Release dates: January 16th, 2012
Running time: 80:43 minutes
Featuring a diverse compilation of tracks crossing several different musical genres, the soundtrack to Steve McQueen’s Shame is deep and emotional.
Containing disco classics from the likes of Blondie, Tom Tom Club and Chic as well as differing takes on favourites such as New York New York and My Favourite Things, it’s a musical roller coaster of a journey, effectively split by several tracks by London based composer Harry Escott.
I took an instant liking to this soundtrack as it appeals to my varying personalities – my camp side, my emotional side and my liking for the classics!
The soundtrack opens with Brandon by Harry Escott, a haunting piece with low sweeping string chords over a ticking clock bass. It provides an instant feeling of solarity and loneliness, which builds throughout its eight and a half minutes to something much more of an orchestral work. The melodies are simple and slow yet create an epic feel.
We then move straight into “Aria” – Goldberg Variations from Bach’s famous works performed by Canadian Pianist Glenn Gould, a moving piano Aria, with a surprising low male hum of the main melody as an underlying element. Well it surprised me anyway; I honestly thought someone was humming along in the spare room. It’s effectively panned to the right hand side and helps to add a deeper emotional feel to the track.
The pulsating disco rhythms of Genius of Love, Rapture and I Want Your Love follow, and lighten the tone considerably. It’s the perfect contrast to add a livelier and more upbeat feel to the soundtrack. American Saxophonist John Coltrane’s version of My Favourite Things transports us in an instant to the world of jazz; full of improvisation, syncopated rhythms and interesting harmonies.
One of my personal favourites of the soundtrack has to be Carey Mulligan’s version of New York, New York “Theme”. It oozes with sophistication, yet quite deeply portrays strong emotions which come across as dark and troubled. This is portrayed through Mulligan’s vocals, often singing slightly off tone and syncopated, and more so by the chromatic melodies and often dis-chordal patterns demonstrated by the piano accompaniment.
There’s a feeling of being alone and not knowing where to turn. The most noticeable element for me was that there is no use of reverb or effects on the vocals, which again, particularly in the acapella section, portrays the feeling of being alone. It’s a beautifully orchestrated production, and gives the song a whole new spin, both meaningfully and stylistically.
Chet Baker’s Let’s Get Lost yet again breaks the mood and brings us into the Jazz genre again, with his smooth Sinatra-esque vocals and bright trumpet motifs. Glen Gould’s performance of Prelude & Fugue No. 10 in E Minor demonstrates the beauty of the piano as an instrument and the ability and versatility Gould has to perform such a piece with the emotion originally intended by Bach. Yet again the underlying hum is present, which adds a whole new depth and emotion to the musical excerpt. We continue in the classical era with Gould’s performance of Variation 15 a 1 Clav. Canone alla Quinta. Andante (1981 Version).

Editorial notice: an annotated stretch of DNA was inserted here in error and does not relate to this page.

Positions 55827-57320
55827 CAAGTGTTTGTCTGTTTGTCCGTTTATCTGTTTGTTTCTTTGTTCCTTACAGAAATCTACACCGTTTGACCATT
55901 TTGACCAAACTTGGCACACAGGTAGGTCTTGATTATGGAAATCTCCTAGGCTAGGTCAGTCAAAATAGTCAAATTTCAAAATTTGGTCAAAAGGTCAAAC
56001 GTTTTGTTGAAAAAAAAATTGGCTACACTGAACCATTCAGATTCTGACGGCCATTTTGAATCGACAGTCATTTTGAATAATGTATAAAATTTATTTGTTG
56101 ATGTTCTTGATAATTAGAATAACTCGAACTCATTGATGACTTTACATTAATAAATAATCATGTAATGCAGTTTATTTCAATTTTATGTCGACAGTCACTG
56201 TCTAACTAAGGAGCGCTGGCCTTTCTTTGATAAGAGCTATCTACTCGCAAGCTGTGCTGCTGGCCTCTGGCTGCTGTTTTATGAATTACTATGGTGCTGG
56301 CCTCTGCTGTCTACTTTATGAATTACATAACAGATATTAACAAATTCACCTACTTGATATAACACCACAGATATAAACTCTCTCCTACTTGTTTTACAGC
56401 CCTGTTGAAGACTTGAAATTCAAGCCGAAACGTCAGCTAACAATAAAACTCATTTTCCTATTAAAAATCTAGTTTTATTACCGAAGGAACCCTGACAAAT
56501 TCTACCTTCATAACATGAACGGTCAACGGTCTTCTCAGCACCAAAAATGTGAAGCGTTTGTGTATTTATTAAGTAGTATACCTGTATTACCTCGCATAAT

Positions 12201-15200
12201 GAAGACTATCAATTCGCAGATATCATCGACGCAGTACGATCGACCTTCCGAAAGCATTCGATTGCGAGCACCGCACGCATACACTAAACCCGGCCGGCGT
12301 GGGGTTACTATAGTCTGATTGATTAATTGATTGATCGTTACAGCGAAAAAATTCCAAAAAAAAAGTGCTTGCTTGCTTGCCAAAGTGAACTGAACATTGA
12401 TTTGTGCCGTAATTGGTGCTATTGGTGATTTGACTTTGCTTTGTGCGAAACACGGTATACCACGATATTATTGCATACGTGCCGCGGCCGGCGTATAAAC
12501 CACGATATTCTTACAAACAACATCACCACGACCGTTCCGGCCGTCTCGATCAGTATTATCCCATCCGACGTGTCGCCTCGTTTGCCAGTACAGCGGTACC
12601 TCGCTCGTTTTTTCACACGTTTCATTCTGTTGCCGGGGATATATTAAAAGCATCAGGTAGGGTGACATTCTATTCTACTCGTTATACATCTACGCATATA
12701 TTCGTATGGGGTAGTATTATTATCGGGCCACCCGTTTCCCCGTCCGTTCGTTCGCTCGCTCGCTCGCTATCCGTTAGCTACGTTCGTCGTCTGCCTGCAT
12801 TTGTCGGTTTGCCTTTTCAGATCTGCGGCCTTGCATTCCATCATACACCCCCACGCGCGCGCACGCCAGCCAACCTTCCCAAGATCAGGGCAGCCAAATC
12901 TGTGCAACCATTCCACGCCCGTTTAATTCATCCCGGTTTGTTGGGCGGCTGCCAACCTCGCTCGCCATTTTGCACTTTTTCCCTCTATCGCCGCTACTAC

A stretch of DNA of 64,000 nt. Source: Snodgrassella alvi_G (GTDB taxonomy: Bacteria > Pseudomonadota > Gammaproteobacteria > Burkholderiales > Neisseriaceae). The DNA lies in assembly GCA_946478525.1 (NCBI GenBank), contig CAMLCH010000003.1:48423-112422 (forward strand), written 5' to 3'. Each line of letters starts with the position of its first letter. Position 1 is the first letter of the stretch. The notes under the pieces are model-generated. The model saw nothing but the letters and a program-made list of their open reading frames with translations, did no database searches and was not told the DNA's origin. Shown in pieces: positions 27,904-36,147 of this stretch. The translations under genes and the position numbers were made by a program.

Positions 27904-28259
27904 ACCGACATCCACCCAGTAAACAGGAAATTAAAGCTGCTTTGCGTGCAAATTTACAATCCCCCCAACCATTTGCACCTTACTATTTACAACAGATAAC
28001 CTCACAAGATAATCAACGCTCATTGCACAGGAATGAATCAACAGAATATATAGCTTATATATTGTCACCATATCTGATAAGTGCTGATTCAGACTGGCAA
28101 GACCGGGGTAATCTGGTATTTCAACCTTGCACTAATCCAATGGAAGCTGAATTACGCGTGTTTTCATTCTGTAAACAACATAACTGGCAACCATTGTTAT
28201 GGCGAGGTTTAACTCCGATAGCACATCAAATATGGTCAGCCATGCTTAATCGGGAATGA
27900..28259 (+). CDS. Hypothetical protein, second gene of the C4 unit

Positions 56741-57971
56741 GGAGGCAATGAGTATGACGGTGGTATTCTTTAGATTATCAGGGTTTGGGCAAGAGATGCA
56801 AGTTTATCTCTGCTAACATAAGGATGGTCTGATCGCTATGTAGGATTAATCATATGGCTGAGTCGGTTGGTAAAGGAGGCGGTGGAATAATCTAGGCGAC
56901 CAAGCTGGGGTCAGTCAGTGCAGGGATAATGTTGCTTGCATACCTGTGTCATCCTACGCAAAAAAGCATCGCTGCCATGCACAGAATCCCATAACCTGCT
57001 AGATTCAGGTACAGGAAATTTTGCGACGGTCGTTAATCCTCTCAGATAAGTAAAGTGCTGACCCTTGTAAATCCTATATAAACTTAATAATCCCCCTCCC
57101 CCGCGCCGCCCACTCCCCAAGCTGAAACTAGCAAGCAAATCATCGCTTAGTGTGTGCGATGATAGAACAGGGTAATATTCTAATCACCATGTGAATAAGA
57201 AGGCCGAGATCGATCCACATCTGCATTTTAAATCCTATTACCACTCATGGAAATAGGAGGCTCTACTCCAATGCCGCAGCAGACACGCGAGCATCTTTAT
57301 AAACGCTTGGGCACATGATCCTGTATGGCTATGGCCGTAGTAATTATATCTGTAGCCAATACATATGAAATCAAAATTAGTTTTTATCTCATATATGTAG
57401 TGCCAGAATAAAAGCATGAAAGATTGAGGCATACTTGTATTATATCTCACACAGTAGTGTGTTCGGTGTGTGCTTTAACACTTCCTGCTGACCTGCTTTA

Unravelling sees the return of Harry Escott’s deep and meaningful orchestrations, and is almost a reprise of the opening track. DJ Mark Louque’s fantastic The Problem adds a whole new direction yet again. Originally a composer of soundscapes for runway shows at New York fashion week, the track is funky and full-on, and again creates a huge contrast to the previous track from Escott. It’s another of my favourites.
The soundtrack then begins to come to a close with Gould’s performance of Bach’s Prelude & Fugue No. 16 in G Minor followed by Escott’s End Credits, a haunting piano piece that creates an almost tangible feeling of emotion. It is a recapitulation of the earlier string melodies, yet the tone is changed completely due to the timbre of the instrument and the fact it’s purely a piano solo. Although short in length at 1:43, it’s one of the most emotional pieces I have heard for a long time.
On the whole, I found the contrast between styles worked extremely well; there are tracks you can listen to whilst getting ready for a night out or chilling out on a quiet night in. Often soundtracks containing such classic songs with original compositions don’t seem to flow. This one however is different.
Phil is a 27-year-old classically trained musician from Sheffield with qualifications in Popular Music, Classical Music and a BA (Hons) in Creative Music Technology and Sound Recording. He likes nothing better than locking himself in the studio and composing music of all genres.
Phil became interested in composing after learning how to play the Cello and Clarinet at a young age, and has never looked back since. His favourite composer is Danny Elfman, whose unconventional harmonies and rhythms in scores such as Edward Scissorhands still manage to bring a tear or two to his eye.
You can find him on Twitter @PhilBlanckley.